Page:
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The New India

So funny that it's sinister

The New India
outlookindia.com
-0001-11-30T00:00:00+0553
Making The Minister Smile
By Anurag Mathur
A'N'B Publishers Rs: 95; Pages: 219
THE Kiplingesque 'twain' not only meet, but collide hilariously when an American jock comes to the mystic East to further commercial links between his plastic manufacturing company in small town America and the Kapco company of Delhi. The owners of Kapco, the well-connected Kapoors of Punjabi Bagh, bribe, bash and butter all those who can deliver ministerial favours to crush a rampaging union leader; the minister is satisfyingly vulpine, complete with hooded eyes and Nehruvian references, who only smiles when the denouement reduces part of his constituency to ashes. And then there is the devil himself, travelling under the name of Mani Shankar Aiyar, who lurks behind bushes but then is revealed to be only a Pakistani agent. Chris Stark, steak-and-apple-pie-soccer player, finds himself astounded by globalising India, far too big to fit into anything, confronted with the estate of unknowing on whose brink New India stands.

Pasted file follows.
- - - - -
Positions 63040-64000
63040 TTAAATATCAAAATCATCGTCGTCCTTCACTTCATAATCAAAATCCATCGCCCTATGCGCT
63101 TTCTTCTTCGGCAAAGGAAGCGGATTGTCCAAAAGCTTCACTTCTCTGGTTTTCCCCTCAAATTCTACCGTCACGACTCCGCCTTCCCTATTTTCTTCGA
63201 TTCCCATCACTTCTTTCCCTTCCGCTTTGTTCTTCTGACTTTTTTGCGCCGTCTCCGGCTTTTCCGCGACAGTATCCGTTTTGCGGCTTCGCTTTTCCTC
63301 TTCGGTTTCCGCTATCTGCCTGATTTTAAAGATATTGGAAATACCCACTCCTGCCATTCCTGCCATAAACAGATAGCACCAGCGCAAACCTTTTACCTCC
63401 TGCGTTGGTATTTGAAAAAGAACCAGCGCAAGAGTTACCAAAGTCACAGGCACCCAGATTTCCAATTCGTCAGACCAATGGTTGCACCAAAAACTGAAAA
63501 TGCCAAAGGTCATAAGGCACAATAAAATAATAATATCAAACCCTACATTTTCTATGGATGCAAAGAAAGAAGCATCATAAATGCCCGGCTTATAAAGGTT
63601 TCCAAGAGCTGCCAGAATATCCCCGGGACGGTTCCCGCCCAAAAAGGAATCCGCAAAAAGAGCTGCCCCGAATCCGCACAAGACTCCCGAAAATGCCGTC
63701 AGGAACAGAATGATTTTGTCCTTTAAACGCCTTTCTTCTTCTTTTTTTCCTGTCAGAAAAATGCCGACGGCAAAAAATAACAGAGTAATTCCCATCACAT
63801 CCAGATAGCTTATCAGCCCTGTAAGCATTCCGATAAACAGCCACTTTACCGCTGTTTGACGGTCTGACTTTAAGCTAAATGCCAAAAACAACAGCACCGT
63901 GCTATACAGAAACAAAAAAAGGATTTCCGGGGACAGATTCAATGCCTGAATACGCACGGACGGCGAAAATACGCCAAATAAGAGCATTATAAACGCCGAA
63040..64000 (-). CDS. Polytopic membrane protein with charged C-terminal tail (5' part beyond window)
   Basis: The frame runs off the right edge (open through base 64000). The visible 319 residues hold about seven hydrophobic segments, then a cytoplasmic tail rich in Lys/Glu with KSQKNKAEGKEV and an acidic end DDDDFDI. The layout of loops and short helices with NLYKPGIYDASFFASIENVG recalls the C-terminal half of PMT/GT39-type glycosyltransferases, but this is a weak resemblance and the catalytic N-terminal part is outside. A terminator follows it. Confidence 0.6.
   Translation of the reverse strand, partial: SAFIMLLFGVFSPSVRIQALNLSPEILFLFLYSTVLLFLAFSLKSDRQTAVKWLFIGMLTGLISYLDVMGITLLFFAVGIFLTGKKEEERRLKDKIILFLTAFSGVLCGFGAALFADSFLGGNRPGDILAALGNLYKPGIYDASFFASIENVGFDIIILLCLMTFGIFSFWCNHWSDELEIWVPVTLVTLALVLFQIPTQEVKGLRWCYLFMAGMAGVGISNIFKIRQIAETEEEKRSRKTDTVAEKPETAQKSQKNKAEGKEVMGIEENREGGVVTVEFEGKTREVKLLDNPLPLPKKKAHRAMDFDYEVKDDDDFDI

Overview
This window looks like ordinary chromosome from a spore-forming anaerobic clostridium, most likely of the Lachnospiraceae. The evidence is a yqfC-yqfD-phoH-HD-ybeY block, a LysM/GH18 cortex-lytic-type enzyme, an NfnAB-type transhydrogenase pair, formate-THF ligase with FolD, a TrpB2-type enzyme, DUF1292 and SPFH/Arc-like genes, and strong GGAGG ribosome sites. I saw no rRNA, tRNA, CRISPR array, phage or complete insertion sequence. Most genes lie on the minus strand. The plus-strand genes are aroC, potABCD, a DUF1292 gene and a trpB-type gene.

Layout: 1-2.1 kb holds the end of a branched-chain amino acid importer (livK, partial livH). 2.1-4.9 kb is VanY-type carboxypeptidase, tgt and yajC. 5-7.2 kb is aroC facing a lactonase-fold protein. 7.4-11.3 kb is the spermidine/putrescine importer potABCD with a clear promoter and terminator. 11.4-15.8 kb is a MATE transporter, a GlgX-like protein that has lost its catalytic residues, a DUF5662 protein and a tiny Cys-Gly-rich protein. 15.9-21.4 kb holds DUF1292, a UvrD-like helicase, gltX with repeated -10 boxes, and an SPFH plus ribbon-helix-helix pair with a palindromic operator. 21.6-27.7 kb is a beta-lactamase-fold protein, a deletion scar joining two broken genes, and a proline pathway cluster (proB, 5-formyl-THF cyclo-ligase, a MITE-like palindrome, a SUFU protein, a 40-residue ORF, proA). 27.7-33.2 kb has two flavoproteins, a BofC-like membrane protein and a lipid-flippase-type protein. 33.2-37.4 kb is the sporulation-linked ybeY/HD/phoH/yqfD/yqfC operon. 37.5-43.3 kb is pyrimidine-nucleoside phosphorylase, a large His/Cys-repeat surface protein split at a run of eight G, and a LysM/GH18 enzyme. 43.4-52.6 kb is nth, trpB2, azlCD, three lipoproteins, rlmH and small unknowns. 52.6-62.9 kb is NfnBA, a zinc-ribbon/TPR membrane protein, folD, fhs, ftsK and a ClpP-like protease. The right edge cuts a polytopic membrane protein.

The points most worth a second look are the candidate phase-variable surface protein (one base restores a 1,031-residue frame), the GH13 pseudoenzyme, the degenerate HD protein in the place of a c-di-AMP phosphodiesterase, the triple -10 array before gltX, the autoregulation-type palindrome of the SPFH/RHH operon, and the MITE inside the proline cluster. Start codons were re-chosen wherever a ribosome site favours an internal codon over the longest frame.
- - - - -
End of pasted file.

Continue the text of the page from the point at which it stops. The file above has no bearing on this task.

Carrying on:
East and West have forged an awkward relationship in the age of economic reforms. Politics has broken free of the idealism of the founding fathers and is floundering in sleaze. How appropriate then, that the book should appear at the time of the hawala saga. Mathur describes the complicated backroom deals and bloody vendettas that lie beneath the surface of everyday India. The Manmohanomics generation capers in a universe of parties; promiscuous US-returned designers and drunk arrivistes from Patna jostle in a fog of drink. Chris is seized by lust for his host's fiancee and she, svelte and dusky, (naturally) reveals that the New Indian Woman has undergone a transformation far more far reaching than the economy.

Mathur has written of an India that is so funny that it is quite sinister. The book is strewn with recognisably demented characters and racily written Hinglish abounds. Perhaps this highly topical little novel is sometimes a little cliched; yet it is always a mirror of our contradictory selves as we start out on the road to a globalised society

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